The workshop team summarized the full discussion in the Federal Partners Meeting Report so members of the disease prevention community, like you, can build on these ideas and resources to help us move the field forward.

At the ODP, we are committed to working closely with our colleagues to promote a prevention research agenda that addresses the complex and multifaceted nature of health disparities. There is an urgent need to fill these research gaps because too many lives are unnecessarily lost when clinical preventive services are not accessed appropriately and efficiently by all Americans. Current projects that workshop co-sponsors are undertaking in this area include:

  • NIMHD continues its mission to lead scientific research to improve minority health and reduce health disparities. The Institute focuses on Americans burdened by disparities in health status and health care delivery, including racial and ethnic minorities, underserved rural populations, less privileged socioeconomic status populations, sexual and gender minorities, and other population groups subject to discrimination. NIMHD supports numerous research grants that include prevention, as well as other types of research. Examples of these initiatives include: Mechanisms of Disparities in Chronic Liver Diseases and Cancer; Mechanisms of Disparities in Etiology and Outcomes of Lung Cancer in the U.S.: The Role of Risk and Protective Factors; Improving Smoking Cessation Interventions among People Living with HIV; and Comprehensive Care for Adults with Type 2 Diabetes Mellitus from Health Disparity Populations.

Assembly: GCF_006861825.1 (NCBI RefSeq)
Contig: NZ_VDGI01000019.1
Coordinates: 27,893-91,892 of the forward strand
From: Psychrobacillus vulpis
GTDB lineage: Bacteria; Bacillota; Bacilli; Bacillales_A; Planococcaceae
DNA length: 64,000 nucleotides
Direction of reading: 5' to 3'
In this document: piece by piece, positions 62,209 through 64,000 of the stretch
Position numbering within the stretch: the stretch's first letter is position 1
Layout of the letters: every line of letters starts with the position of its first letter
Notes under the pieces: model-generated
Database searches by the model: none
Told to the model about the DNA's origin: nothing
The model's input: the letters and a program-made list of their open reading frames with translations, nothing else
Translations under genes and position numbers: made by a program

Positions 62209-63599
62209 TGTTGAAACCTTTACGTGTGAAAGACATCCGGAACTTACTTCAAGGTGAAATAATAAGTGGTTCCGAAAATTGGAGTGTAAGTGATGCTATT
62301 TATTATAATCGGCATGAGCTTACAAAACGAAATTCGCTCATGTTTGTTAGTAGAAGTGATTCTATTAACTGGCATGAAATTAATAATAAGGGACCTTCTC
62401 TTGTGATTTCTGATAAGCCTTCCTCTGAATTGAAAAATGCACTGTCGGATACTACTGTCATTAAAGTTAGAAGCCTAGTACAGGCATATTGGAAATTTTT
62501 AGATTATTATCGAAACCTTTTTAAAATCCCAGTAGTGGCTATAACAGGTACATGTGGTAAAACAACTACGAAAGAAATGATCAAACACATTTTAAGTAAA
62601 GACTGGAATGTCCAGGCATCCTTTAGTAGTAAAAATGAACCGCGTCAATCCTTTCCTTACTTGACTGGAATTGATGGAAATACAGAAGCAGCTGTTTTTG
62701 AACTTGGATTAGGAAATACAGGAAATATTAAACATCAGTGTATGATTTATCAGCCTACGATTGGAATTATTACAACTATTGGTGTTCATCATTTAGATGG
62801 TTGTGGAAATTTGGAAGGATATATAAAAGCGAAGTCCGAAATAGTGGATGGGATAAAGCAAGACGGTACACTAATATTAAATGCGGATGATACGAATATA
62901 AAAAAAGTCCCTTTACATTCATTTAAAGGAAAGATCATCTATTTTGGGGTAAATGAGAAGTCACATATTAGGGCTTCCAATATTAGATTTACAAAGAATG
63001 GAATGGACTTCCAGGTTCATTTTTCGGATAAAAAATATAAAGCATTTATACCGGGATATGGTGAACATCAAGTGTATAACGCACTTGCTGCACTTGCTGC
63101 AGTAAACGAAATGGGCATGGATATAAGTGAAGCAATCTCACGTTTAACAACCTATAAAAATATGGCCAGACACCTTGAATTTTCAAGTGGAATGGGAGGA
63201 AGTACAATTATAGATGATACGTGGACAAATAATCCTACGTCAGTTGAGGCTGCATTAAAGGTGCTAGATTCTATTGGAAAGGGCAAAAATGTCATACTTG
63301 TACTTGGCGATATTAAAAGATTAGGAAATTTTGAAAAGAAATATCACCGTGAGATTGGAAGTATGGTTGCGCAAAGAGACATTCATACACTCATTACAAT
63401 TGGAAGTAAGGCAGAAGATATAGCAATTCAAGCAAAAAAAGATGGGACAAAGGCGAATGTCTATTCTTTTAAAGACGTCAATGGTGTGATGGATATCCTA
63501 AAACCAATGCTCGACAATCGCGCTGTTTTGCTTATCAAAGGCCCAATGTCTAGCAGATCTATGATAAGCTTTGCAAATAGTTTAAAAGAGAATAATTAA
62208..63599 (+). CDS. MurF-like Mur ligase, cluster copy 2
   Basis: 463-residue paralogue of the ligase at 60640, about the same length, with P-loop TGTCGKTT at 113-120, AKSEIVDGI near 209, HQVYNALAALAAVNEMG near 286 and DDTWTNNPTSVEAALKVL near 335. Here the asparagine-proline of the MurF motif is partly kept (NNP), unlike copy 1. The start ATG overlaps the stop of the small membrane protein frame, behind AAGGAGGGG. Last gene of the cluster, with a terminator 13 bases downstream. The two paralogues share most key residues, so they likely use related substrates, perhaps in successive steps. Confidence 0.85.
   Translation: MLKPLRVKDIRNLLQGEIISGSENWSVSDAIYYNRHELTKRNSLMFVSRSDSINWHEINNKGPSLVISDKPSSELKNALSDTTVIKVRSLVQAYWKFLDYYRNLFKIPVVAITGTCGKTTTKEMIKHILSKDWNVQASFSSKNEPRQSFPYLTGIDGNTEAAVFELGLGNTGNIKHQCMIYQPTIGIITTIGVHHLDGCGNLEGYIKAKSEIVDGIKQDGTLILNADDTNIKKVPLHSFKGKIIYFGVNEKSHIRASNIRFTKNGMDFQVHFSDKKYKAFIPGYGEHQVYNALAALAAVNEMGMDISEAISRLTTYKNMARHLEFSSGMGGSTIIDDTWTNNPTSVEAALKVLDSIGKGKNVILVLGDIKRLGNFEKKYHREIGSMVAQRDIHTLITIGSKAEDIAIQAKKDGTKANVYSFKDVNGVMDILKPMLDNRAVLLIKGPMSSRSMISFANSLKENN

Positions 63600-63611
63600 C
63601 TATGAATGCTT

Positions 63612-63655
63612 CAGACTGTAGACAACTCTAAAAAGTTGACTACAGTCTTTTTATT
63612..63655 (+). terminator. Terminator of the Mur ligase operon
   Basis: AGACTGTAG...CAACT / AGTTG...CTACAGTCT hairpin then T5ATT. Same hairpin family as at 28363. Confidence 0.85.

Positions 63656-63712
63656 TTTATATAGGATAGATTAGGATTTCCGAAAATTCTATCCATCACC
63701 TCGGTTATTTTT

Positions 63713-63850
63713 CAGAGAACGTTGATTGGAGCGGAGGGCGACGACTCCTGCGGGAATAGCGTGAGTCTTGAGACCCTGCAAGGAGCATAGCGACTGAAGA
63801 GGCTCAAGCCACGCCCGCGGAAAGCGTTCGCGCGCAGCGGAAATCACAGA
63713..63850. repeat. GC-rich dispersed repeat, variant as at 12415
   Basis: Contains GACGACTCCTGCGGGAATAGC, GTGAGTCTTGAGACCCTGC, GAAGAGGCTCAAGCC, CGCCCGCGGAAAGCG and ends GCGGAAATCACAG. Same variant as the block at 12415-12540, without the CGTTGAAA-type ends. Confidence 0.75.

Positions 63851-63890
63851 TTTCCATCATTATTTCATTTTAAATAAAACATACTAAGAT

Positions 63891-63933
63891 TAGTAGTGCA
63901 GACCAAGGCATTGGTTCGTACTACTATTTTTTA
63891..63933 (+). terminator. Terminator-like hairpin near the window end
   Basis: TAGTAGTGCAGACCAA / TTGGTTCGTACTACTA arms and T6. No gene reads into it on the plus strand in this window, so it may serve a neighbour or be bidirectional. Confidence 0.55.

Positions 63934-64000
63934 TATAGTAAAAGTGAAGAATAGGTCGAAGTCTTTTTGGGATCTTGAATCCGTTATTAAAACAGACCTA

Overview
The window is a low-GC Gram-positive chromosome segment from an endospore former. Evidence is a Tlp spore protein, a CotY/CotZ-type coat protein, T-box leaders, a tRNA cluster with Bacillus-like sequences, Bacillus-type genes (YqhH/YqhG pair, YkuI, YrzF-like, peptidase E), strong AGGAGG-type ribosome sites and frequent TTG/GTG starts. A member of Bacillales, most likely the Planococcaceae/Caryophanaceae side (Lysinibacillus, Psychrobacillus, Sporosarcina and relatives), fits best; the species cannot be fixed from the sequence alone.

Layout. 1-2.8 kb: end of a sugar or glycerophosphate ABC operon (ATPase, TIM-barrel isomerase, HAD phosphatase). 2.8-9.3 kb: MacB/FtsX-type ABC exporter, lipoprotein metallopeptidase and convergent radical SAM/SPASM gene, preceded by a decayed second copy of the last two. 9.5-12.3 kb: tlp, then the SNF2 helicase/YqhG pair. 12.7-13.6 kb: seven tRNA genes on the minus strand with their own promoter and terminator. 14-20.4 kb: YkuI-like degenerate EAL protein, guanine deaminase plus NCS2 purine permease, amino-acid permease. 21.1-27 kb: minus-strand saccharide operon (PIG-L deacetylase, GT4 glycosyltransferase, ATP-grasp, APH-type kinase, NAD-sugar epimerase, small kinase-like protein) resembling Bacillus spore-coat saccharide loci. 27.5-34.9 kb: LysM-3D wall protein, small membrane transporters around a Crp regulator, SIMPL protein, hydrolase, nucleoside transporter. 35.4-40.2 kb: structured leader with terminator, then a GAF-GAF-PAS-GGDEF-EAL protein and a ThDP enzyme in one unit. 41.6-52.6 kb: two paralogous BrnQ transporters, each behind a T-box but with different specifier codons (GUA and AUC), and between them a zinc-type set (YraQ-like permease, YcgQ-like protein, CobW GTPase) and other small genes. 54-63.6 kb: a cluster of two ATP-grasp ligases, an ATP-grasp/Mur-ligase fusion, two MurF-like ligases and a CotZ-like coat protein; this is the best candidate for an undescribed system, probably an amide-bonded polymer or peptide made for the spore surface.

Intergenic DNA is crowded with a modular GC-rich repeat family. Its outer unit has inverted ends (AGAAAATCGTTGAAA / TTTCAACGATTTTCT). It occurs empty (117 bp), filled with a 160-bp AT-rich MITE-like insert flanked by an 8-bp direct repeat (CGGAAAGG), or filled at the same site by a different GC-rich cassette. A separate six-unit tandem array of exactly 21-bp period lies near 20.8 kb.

• NCI is focusing on using implementation science concepts to achieve health equity. As such, more people who are interested in this topic will be included when organizing conferences and workshops. NCI is also building research capacity by providing relevant training, resources, tools, and funding opportunities, and working to improve partnerships to promote health equity. 
  • Grantees from the NHLBI-funded Disparities Elimination through Coordinated Interventions to Prevent and Control Heart and Lung Disease Risk (DECIPHeR) initiative will test implementation research strategies for optimally and sustainably delivering effective, evidence-based, multilevel interventions to reduce or eliminate cardiovascular and/or pulmonary health disparities in high-burden communities.

We hope this report and the other resources generated as part of the P2P workshop will inspire research institutions and government agencies to collaborate on training, support new research, and work with community partners to apply prevention and implementation strategies to eliminate health disparities. By working together to fill the evidence gaps around increasing the use of proven-effective clinical preventive services for everyone who needs them, we will enhance health equity, improve the lives of millions of individuals, and have a transformative impact on the health of our nation.